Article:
Most fizzy drinks contain more sugar than daily limit, study shows

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More than half of the cans of pop available to buy in British supermarkets contain more sugar than a person’s entire daily allowance, researchers have said.

Most carbonated sugar-sweetened drinks exceeded the maximum daily recommendation for sugar intake for adults, they found.

Some contain as many as 12 teaspoons of sugar, according to the study.

Researchers examined 169 carbonated sugar-sweetened drinks available in nine UK supermarkets during 2014.

The research, published in the journal BMJ Open, found that on average ginger beer had the highest amount of sugars and ginger ale contained the lowest.

The authors also found a large variation between the same flavoured drinks, with some having just 3.3g of sugar per 330ml can and others having 52.8g - the equivalent of 12 teaspoons.

On average, supermarket own brand products of cola contained lower levels of sugars than branded products.

Overall, 91% of the drinks assessed - including cola, cream soda, dandelion and burdock, elderflower, ginger beer, ginger ale, flavoured cola, orange and lemonade - should be given a “red” food warning label, the authors said.

Meanwhile, 55% of cans exceeded the maximum daily allowance of sugar for adults and 73% exceeded daily limits for a child, they found.

It is recommended that people aged 11 and up should have no more than 30g of sugar each day.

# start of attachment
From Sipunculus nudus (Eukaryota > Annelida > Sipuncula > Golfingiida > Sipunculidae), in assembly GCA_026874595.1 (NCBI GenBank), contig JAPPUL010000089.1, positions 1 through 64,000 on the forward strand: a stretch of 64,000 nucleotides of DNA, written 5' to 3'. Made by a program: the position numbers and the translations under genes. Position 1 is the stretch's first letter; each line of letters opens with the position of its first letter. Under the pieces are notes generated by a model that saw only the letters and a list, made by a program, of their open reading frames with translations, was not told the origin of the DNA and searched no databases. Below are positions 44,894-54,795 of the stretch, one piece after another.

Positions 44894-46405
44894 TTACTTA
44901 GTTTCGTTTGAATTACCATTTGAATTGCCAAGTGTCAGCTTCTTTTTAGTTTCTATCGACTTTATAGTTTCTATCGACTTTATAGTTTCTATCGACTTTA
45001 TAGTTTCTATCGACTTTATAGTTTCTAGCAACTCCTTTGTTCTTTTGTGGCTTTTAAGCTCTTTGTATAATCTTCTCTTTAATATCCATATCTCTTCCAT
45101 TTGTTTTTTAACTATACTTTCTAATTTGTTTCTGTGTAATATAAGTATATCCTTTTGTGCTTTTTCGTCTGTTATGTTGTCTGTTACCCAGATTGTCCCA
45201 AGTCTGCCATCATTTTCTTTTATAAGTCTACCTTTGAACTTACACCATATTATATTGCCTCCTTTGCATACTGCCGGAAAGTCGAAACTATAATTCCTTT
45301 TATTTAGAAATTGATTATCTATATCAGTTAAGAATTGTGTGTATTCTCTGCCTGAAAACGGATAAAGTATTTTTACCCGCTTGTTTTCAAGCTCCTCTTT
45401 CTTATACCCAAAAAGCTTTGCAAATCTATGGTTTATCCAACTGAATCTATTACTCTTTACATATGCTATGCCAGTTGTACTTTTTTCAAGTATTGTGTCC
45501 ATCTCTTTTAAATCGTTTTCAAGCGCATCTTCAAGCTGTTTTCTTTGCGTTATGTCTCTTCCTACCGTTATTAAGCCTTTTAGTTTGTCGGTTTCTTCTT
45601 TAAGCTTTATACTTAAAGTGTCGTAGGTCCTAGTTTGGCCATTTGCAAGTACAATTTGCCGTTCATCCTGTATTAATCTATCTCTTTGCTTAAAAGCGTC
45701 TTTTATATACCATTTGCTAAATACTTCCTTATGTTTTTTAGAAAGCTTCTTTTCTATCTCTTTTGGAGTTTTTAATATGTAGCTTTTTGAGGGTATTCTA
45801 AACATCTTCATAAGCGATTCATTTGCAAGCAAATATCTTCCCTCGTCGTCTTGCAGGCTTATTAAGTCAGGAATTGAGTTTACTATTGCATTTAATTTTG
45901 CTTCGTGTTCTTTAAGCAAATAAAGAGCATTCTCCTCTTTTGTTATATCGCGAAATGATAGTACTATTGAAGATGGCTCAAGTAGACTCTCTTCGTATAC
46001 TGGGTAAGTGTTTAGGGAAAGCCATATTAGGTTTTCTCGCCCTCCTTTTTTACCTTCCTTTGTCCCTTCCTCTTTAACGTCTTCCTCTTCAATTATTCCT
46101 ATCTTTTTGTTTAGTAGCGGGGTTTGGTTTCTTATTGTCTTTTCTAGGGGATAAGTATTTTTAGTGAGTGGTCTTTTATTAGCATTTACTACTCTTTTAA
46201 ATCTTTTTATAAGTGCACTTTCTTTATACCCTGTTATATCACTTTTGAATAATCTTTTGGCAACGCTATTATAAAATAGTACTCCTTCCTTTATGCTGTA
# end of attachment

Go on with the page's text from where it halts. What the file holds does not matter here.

To combat the rising tide of obesity, the Government has proposed a new levy on sugary drinks which will come into force in 2018.

It will see products with 5g of sugar per 100ml face a lower rate of tax while those with more than 8g per 100ml will face a higher rate.

Kawther Hashem, co-author of the study and researcher for campaign group Action on Sugar at Queen Mary University of London, said: “Our study shows that the majority of carbonated sugar-sweetened drinks available in supermarkets exceed the maximum daily recommendation for sugar intake for an adult and a child.

“It is therefore not possible to state that carbonated sugar-sweetened drinks can be consumed as part of a ‘healthy balanced diet’ even though drinks companies claim it can be.

“Cola flavour is the most popular flavour in the UK, owing to the huge volume consumed; even small reductions would have a significant impact on free sugars and calorie intake of the population.

“We hope the soft drinks industry levy will make drinks manufacturers reduce the levels of sugar in their products immediately and help reduce our risk of obesity, type 2 diabetes and dental caries.”

Action on Sugar chairman Professor Graham MacGregor added: “This study illustrates the huge contribution of sugar-sweetened drinks to our sugar intake, which is directly linked to the development of obesity and type 2 diabetes.

“We welcome the soft drinks industry levy and particularly the incentive it’s created to companies that want to avoid the levy by reducing the sugar levels to below 5g/100ml.

“This has already resulted in one of the largest supermarkets to reduce sugar in all their own brand soft drinks to below 5g/100ml.

“Suntory have also pledged that they will reduce sugar in all their sugar-sweetened drinks to below the lower band levy. This includes, for instance, Lucozade and Ribena.

“Other supermarkets and branded companies must now follow suit, particularly Coca Cola and PepsiCo, as sugar-sweetened drinks are the main contributor to sugar intake, in children and adolescents.”

Last week, Tesco was praised after announcing that it has cut the amount of sugar in its own brand soft drinks.

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